Decades after analysis of data from soil samples obtained by NASA's Viking probes concluded there was no life on Mars, new analysis has led to conclusion that the first analysis was flawed and that the probes actually found evidence of life on Mars.
The two 1976 NASA space probes, Viking 1 and Viking 2, had brought back photographs and conducted three experiments on Mar's air and soil samples. The experiments looked for evidence of life on Mars. Only one of the experiments called the Label Release experiment found evidence suggestive of life. The Label Release tests found signs of CO2, a gas produced by all living organisms in the soil. But scientists ignored the evidence from this experiment and concluded that though there were signs of geological activity, there were no signs of biological activity on Mars.
The latest analysis by Miller et al., took a different approach based on the idea that biological processes, being more complex than known non-biological process, are associated with greater complexity.
Analysis for complexity yielded results showing correlations between terrestrial data sets and data sets from Viking soil samples. According to the scientists, the high degree of order and complexity their analysis detected is characteristic of biological processes.
The study abstract, said: "We have applied complexity analysis to the Viking LR data. Measures of mathematical complexity permit deep analysis of data structure along continua including signal vs. noise, entropy vs.negentropy, periodicity vs. aperiodicity, order vs. disorder etc....Martian LR active response data cluster with known biological time series while the control data cluster with purely physical measures."
The study continued: "The complexity pattern seen in active experiments strongly suggests biology while the different pattern in the control responses is more likely to be non-biological." The abstract concluded: "Control responses that exhibit relatively low initial order rapidly devolve into near-random noise, while the active experiments exhibit higher initial order which decays only slowly. This suggests a robust biological response. These analyses support the interpretation that the Viking LR experiment did detect extant microbial life on Mars."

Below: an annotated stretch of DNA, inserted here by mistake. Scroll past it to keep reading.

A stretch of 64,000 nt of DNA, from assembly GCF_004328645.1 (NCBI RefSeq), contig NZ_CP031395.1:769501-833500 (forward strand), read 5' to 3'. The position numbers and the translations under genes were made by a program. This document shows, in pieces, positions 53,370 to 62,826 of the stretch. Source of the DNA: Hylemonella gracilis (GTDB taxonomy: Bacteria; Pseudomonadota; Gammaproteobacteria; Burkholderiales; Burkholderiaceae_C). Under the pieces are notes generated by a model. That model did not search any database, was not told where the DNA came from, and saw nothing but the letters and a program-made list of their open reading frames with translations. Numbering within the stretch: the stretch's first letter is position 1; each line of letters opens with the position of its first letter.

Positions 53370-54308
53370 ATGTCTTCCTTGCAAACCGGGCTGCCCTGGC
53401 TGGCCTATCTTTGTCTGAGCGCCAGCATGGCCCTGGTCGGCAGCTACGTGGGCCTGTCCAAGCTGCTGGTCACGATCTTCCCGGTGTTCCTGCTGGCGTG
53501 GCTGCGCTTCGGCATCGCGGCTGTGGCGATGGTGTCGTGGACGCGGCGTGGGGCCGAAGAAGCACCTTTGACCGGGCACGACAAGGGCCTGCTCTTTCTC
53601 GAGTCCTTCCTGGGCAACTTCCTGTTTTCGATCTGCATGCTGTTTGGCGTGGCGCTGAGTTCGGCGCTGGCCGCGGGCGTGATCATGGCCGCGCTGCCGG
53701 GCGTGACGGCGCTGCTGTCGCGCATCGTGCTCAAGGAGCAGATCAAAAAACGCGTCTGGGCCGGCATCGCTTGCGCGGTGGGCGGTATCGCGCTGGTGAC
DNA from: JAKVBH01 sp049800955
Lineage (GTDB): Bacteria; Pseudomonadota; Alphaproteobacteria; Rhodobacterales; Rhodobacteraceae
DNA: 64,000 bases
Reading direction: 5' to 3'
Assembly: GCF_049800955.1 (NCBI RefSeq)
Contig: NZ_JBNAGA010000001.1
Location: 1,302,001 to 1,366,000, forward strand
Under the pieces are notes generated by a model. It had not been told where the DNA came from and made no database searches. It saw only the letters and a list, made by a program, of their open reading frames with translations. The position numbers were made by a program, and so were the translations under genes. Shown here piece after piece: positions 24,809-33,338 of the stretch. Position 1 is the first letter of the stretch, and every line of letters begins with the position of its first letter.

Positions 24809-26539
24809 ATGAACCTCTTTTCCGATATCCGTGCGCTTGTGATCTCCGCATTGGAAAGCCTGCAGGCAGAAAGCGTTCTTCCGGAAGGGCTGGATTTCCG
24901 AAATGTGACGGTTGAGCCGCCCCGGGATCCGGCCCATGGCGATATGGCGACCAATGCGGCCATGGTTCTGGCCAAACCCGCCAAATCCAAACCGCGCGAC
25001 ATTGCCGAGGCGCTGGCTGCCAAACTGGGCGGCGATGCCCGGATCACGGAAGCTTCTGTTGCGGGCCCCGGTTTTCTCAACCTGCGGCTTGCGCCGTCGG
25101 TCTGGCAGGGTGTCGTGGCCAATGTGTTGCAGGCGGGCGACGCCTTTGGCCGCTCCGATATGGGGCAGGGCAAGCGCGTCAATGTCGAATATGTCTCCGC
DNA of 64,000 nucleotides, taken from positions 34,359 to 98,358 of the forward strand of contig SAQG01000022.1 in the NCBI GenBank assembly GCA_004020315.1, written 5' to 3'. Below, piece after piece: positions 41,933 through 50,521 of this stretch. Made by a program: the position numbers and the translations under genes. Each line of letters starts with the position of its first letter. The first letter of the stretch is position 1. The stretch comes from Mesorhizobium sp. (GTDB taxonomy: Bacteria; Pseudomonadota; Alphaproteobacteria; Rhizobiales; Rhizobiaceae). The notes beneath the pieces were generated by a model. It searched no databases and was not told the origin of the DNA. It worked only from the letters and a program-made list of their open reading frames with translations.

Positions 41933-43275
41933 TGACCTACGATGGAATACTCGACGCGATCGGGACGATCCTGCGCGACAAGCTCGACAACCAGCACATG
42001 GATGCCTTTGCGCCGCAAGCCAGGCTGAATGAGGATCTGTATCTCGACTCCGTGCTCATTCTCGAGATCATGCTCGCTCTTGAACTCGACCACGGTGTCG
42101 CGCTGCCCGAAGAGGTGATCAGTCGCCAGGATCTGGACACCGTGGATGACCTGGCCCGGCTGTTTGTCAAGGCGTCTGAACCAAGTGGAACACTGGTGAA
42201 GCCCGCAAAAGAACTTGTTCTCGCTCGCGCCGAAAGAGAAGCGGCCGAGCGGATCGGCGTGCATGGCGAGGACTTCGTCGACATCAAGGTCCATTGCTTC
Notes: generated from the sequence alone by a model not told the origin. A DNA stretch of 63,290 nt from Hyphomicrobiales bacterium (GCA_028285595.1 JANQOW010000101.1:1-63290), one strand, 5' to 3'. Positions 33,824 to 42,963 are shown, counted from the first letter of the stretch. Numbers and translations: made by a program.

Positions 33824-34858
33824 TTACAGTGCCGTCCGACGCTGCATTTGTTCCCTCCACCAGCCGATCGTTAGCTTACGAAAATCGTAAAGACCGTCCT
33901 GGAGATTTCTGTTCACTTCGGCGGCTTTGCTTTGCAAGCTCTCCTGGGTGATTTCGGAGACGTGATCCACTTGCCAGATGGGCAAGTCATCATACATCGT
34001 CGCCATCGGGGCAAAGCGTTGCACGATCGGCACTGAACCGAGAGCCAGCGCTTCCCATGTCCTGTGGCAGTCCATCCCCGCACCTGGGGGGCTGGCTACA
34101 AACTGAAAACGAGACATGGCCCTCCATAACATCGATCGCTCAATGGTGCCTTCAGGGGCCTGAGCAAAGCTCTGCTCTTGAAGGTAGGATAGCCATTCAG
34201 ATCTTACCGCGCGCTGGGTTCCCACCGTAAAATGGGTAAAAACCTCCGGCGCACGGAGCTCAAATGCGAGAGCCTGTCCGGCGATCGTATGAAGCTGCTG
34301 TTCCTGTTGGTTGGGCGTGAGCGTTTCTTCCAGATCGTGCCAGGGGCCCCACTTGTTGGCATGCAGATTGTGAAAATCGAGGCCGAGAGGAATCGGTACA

The key word in the conclusion is "extant," implying that when Viking 1 and Viking 2 landed on Mars in 1976, there was microbial life on the planet.
Daily Mail reports that reassessment of the evidence was prompted by discovery of substances called "perchlorates" in the soil at the site where the Mars Lander, Phoenix, touched down in 2008. Scientists had earlier assumed contamination when they detected perchlorates in the Viking samples.
But just how conclusive do scientists agree the evidence is?
Critics say the mathematical analytical technique employed has not yet been used successfully used on Earth for distinguishing biological from non-biological processes, so it is too early to draw firm conclusions.
Planetary scientist and astrobiologist at NASA's Ames Research Center in Moffet Field, Calif., Christopher McKay, said: "Ideally to use a technique on data from Mars one would want to show that the technique has been well calibrated and well established on Earth. The need to do so is clear; on Mars we have no way to test the method, while on Earth we can."
Mckay, in an interview with Discovery News, expressed guarded skepticism: "Finding organics is not evidence of life or evidence of past life. It's just evidence for organics."
Discovery News reports that the lead author, neuropharmacologist and biologist Joseph Miller at the University of Southern California Keck School of Medicine, said NASA does not need to send a human expedition to Mars to prove the claim: "The ultimate proof is to take a video of a Martian bacteria. They should send a microscope — watch the bacteria move."
He said: "On the basis of what we've done so far, I'd say I'm 99 percent sure there's life there.'"